10.70 Such an amendment would also be consistent with the general law regarding the principal and agent relationship: ‘a principal is only bound by acts of the agent which are within the agent’s authority as conferred by the principal’. Reeves J has indicated that (at least when negotiating an ILUA), the applicant is ‘in much the same position as an agent concluding a contract on behalf of a principal’.
Scope of authority and the right to negotiate
10.71 The ALRC acknowledges that Recommendation 10–5 may raise concerns for those stakeholders who sought amendments that would allow third parties to make assumptions about the authority of the applicant in the context of agreement making. These stakeholders raised concerns that permitting claim groups to define the scope of the applicant’s authority could create uncertainty. However, as discussed earlier, it is not presently certain that the applicant has unfettered authority to enter into future act agreements without reference to the claim group. While the Native Title Act requires claim groups to authorise an applicant to act on their behalf in relation to both the claim and future act agreements, it does not require the claim group to delegate all decision-making powers to the applicant. In this respect, the members of the applicant have a different role from that of directors of a corporation.
10.72 Clarity and certainty may best be obtained by seeking the disclosure of the limits on the scope of the applicant’s authority when entering into negotiations.
10.73 In the Discussion Paper, the ALRC proposed that limits on the authority of the applicant to enter into agreements with third parties should be placed on a public register. There was some support for this approach, on the basis that it would provide transparency for third parties.
10.74 However the ALRC has not proceeded with this proposal. A register would create costs for both government and native title claim groups. Some considered the proposal paternalistic and having the potential to foster distrust. There are other ways of ensuring that third parties are aware of any limits on the authority of the applicant. Third parties wishing to enter into an agreement with a group can seek a letter from the applicant’s legal representative, confirming the scope of the applicant’s authority, or may use negotiation protocols that outline the authority of each party.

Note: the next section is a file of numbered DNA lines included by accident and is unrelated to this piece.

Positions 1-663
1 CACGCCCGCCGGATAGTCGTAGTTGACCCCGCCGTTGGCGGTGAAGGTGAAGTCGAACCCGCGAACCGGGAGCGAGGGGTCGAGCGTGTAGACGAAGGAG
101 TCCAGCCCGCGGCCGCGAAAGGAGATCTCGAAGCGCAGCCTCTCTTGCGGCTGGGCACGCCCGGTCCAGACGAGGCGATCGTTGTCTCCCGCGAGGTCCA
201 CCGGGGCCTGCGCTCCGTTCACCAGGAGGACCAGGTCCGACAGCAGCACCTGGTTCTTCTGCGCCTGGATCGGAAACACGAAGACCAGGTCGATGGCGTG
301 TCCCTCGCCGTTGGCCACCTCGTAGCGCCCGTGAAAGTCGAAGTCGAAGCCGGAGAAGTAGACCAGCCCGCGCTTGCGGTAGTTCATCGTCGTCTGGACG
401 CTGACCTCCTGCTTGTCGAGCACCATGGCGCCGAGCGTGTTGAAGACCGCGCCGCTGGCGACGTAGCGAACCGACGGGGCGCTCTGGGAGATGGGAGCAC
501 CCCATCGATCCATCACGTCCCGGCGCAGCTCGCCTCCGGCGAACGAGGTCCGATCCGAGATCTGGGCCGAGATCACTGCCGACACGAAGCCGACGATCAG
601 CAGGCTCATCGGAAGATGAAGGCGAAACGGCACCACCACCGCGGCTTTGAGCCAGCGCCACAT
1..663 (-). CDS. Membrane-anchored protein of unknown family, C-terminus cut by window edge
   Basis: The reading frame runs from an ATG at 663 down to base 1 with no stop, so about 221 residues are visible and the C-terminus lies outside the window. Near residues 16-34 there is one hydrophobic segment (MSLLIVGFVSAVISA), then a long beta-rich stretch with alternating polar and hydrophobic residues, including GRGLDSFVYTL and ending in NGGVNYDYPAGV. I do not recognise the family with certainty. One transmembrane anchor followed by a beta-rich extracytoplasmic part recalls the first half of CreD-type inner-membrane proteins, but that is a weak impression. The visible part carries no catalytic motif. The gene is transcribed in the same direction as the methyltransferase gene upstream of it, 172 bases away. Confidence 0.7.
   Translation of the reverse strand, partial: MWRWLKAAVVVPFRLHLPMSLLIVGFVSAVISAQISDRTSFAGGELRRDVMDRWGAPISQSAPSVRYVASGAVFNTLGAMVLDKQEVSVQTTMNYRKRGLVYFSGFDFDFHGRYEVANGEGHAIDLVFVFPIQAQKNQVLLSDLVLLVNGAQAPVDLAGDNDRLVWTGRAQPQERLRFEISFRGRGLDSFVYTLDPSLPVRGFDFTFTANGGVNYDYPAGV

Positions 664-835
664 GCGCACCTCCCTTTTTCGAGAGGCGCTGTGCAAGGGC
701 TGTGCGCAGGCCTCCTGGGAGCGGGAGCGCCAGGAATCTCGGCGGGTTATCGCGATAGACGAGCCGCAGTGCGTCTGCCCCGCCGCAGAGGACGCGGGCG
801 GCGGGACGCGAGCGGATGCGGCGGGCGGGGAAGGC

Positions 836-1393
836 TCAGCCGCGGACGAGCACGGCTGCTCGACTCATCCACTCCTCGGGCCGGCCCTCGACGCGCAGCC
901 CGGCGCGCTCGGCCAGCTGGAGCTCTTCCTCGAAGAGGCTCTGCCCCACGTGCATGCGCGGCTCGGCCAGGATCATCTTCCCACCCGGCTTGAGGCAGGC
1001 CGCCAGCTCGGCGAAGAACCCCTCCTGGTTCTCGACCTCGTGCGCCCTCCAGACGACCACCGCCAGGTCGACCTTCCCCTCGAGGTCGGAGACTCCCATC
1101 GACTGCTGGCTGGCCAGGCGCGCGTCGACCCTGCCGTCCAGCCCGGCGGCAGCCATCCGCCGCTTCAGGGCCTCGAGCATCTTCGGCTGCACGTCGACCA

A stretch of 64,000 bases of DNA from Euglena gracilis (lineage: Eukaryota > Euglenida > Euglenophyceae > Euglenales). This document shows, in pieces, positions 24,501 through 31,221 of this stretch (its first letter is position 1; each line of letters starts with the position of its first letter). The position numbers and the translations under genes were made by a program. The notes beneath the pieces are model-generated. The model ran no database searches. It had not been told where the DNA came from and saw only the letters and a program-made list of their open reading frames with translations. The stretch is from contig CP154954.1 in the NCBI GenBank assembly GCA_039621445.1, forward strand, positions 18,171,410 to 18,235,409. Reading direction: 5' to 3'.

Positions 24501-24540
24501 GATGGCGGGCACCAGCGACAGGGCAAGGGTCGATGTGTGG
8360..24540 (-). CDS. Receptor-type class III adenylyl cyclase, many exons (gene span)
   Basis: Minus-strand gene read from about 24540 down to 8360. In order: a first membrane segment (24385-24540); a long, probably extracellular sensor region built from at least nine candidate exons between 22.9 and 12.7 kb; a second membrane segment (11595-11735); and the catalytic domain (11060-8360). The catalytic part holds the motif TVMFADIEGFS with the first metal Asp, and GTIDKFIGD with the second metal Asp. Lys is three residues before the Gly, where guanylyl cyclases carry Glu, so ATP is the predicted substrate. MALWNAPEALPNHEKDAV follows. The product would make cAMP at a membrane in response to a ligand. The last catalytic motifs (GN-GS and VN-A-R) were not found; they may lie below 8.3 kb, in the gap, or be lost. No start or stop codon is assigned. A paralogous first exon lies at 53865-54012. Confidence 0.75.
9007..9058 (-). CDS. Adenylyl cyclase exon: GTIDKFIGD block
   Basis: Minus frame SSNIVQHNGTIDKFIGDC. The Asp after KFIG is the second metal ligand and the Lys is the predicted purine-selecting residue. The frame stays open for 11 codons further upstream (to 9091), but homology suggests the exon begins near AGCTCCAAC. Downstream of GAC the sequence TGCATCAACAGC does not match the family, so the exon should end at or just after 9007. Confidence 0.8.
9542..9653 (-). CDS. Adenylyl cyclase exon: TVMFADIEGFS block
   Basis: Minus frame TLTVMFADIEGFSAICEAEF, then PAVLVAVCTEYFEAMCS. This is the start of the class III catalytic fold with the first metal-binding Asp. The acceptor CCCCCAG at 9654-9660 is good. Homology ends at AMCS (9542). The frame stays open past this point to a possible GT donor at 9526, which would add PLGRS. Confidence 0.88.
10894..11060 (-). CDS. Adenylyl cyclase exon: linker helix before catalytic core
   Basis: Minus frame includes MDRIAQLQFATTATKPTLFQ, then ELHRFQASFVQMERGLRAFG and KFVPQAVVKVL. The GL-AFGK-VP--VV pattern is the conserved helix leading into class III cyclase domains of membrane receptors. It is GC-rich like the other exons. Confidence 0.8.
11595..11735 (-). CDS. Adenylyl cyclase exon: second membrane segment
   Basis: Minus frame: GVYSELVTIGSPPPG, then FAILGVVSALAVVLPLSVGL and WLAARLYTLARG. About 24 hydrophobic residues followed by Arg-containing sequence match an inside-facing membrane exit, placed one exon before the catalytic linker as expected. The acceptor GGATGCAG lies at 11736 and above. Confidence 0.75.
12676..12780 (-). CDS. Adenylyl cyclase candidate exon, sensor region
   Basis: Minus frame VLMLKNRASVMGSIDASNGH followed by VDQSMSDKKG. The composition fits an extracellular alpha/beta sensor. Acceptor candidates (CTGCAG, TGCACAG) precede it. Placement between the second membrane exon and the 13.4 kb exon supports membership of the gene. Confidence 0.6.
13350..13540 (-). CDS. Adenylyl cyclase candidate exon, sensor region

Consequences for breach of authority
10.75 In the Discussion Paper, the ALRC asked if the Native Title Act should contain a remedy (other than the replacement of the applicant) for a breach of a condition of authorisation. One stakeholder thought that disqualification from being a member of the applicant might be an appropriate remedy. Stakeholders largely indicated that there should be no statutory remedy, on the basis that the process should not become ‘more complex, adversarial, and expensive to administer’. The ALRC considers that while disqualification would sometimes be an appropriate response to a breach, creating a statutory regime would be likely to create complexity and expense. The claim group may, of course, withdraw the authorisation of the person if it wishes.
10.76 This is not to suggest that there would be no consequences for breach of a condition of authorisation. If the conditional authority given to the applicant relates to acts mediated by legal representatives or courts—for example, limits on the applicant’s ability to change legal representatives or discontinue a claim—then the legal representative could decline to act, or the court could refuse to exercise its discretion if the applicant does not have the appropriate authority. As the NNTT noted, ‘it is the duty of the solicitor on the record to ensure any instructions relating to limitations of authority are complied with’.
10.77 Statutory confirmation that the claim group may define the scope of the applicant’s authority would put third parties on notice that they should seek disclosure of the scope of authority. Negotiations would then proceed on an appropriate footing.